Image by coreyweb via FlickrFebruary 7 marked six months since I skidded through the doors of Squidoo. It wasn't my destination. I hadn't planned on staying long. But as most of you may remember, once the toe of your shoe hits the Squidoo welcome mat, it's hard to pull back. That very day, I sat down and built my first lens.
One lens looked pretty silly sitting there alone, so of course I had to make a second and a third and a...Well,
I'm sure your story is similar.
So, what have I learned in these six months?
- A good lens may require vulnerability. When I published A Quilt Story: Voices from the Great Depression, I knew that I wanted this quilt to somehow connect three generations. It was a sad-but-sweet story I'd been wanting to share for two years, and Squidoo offered a way to do that with pictures and modules that helped shape the topic. But...I would need to open myself up to strangers in order to tell the story. I'm glad I did, because of the wonderful friends I made through that lens.
- Let go of ideas that can't be revived. I've begun a few lenses on an enthusiastic high, only to find them in need of CPR the next morning. I've learned to let them simmer for a week and if they don't excite me anymore, I toss them. No use wasting time on something that's destined for failure.
- Appreciate those who know more, as well as those who know less. I've learned so much about Squidoo techniques, by visiting lenses and hanging onto the coattails of lensmasters who have more experience than I. If I don't learn something new every day, I'm disappointed. I love to write, but a good recipe for a lens takes more than just one skill or ingredient. (Try leaving out baking powder and see what happens to your next cake.) I so appreciate how open Squidoo lensmasters are to sharing what they know. I now try to contact a few newbies a week just to encourage them, because that's what kept me going in the beginning.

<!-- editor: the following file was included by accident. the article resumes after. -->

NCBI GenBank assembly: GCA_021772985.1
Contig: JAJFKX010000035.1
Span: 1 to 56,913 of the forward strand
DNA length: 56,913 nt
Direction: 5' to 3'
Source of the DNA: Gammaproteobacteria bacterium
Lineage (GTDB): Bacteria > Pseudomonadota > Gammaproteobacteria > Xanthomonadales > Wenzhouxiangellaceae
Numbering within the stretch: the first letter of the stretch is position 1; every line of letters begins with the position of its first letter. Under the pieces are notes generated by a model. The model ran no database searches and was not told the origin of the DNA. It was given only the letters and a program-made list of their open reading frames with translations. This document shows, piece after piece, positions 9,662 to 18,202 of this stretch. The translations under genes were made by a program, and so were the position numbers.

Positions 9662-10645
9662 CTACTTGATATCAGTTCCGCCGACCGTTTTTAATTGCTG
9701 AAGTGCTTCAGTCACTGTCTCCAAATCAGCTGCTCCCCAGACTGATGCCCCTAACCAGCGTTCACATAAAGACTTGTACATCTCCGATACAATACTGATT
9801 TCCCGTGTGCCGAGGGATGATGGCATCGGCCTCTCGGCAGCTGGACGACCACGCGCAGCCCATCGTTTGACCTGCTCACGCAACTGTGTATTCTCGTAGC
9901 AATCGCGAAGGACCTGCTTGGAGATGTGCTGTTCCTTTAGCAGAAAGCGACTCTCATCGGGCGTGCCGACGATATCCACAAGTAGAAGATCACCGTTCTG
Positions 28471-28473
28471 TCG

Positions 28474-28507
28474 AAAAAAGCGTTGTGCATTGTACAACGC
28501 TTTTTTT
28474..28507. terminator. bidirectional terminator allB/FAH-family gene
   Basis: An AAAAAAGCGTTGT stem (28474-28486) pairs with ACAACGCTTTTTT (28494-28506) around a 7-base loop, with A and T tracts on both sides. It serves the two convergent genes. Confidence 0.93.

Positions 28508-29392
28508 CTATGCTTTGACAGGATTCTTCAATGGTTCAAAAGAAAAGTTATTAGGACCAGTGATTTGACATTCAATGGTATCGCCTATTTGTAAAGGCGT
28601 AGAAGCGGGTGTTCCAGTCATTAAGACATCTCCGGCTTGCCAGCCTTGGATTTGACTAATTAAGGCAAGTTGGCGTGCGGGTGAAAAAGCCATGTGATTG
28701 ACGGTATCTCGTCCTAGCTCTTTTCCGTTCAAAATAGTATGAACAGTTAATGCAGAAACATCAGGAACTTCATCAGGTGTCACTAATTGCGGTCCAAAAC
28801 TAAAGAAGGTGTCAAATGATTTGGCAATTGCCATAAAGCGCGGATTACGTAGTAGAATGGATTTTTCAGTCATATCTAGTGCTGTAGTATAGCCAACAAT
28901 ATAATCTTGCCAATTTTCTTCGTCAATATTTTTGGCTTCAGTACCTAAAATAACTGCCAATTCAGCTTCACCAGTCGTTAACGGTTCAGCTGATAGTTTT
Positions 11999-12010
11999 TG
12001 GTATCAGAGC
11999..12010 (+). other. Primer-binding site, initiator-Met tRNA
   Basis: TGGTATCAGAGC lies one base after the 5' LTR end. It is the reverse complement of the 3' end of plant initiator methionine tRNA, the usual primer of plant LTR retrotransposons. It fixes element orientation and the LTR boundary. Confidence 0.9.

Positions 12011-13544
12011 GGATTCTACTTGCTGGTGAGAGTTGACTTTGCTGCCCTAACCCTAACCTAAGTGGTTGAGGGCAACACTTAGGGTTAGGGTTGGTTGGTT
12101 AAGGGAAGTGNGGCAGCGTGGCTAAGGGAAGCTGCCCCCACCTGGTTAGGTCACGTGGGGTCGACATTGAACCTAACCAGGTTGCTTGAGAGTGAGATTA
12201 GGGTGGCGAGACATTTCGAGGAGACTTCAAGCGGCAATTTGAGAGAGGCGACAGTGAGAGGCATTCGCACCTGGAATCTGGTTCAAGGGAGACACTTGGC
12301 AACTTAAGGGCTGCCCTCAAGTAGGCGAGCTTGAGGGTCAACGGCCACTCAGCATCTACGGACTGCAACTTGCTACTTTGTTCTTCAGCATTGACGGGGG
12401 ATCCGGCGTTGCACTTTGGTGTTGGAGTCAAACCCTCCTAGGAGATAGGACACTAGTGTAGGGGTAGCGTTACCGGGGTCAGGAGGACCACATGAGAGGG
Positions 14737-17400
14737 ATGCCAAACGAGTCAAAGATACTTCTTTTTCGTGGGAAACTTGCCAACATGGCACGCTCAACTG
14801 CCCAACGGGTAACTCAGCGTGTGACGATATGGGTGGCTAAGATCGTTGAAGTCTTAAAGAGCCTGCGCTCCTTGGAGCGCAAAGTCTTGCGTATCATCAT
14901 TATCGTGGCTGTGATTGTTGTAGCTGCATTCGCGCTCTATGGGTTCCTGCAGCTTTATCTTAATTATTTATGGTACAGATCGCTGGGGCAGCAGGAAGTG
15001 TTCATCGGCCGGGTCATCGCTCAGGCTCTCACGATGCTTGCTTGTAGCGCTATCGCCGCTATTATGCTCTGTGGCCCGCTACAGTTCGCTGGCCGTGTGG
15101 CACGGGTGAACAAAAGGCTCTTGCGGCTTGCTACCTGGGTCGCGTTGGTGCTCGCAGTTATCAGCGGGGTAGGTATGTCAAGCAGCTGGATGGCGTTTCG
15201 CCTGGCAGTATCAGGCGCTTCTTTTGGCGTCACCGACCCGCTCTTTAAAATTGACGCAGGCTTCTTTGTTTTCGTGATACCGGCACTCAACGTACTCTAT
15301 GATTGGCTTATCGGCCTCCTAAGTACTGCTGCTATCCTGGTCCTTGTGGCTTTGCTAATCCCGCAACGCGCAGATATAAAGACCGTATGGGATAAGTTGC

- Know when enough is enough! Years ago, I used to watch a painting program on tv. One day this guy was demonstrating the final steps of portrait painting. He sat back for a long moment, cocked his head, and said he was finished...except for one thing. He dipped a thin brush into a light-colored paint and added a reflection of light in his subject's eyes. "There," he said, setting down his brush. He had added life to his work--a final gleam. It's the same with lenses. Knowing when to quit is as important as knowing how to begin.
- Laugh! If I want to mope, the early morning news offers plenty to drag me down. Humor lightens the load of lensmaster and reader alike. Maybe that's why some of my favorite lenses--both mine and others--are in the Humor category. Blame it on Squidoo struck a chord with many of my Squidoo friends out there. Help! I've Lost my Hippocampus gave us a chance to laugh at our ever-aging brains. Laugh therapy is good for the soul, especially in these financially-strapped times.